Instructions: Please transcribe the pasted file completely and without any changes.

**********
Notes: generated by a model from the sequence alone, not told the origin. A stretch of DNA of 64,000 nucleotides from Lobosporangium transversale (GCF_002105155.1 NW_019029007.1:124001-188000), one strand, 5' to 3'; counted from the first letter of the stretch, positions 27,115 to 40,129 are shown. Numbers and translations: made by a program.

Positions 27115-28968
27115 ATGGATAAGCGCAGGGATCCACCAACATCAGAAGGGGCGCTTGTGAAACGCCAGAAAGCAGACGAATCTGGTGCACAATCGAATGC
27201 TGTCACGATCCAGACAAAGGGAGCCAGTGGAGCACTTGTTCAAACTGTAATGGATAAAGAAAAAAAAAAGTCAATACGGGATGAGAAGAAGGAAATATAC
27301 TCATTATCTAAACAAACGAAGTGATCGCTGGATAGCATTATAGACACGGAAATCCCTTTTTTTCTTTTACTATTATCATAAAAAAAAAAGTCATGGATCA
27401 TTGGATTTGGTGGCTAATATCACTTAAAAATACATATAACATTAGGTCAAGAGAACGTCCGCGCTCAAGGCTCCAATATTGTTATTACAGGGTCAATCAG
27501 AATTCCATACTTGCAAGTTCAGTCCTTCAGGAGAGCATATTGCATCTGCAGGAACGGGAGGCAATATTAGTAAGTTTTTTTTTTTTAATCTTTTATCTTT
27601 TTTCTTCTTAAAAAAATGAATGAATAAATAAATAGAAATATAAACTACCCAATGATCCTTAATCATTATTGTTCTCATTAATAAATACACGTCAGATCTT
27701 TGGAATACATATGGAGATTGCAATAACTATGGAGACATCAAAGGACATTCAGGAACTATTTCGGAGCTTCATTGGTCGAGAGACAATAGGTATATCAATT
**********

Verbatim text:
Notes: generated by a model from the sequence alone, not told the origin. A stretch of DNA of 64,000 nucleotides from Lobosporangium transversale (GCF_002105155.1 NW_019029007.1:124001-188000), one strand, 5' to 3'; counted from the first letter of the stretch, positions 27,115 to 40,129 are shown. Numbers and translations: made by a program.

Positions 27115-28968
27115 ATGGATAAGCGCAGGGATCCACCAACATCAGAAGGGGCGCTTGTGAAACGCCAGAAAGCAGACGAATCTGGTGCACAATCGAATGC
27201 TGTCACGATCCAGACAAAGGGAGCCAGTGGAGCACTTGTTCAAACTGTAATGGATAAAGAAAAAAAAAAGTCAATACGGGATGAGAAGAAGGAAATATAC
27301 TCATTATCTAAACAAACGAAGTGATCGCTGGATAGCATTATAGACACGGAAATCCCTTTTTTTCTTTTACTATTATCATAAAAAAAAAAGTCATGGATCA
27401 TTGGATTTGGTGGCTAATATCACTTAAAAATACATATAACATTAGGTCAAGAGAACGTCCGCGCTCAAGGCTCCAATATTGTTATTACAGGGTCAATCAG
27501 AATTCCATACTTGCAAGTTCAGTCCTTCAGGAGAGCATATTGCATCTGCAGGAACGGGAGGCAATATTAGTAAGTTTTTTTTTTTTAATCTTTTATCTTT
27601 TTTCTTCTTAAAAAAATGAATGAATAAATAAATAGAAATATAAACTACCCAATGATCCTTAATCATTATTGTTCTCATTAATAAATACACGTCAGATCTT
27701 TGGAATACATATGGAGATTGCAATAACTATGGAGACATCAAAGGACATTCAGGAACTATTTCGGAGCTTCATTGGTCGAGAGACAATAGGTATATCAATT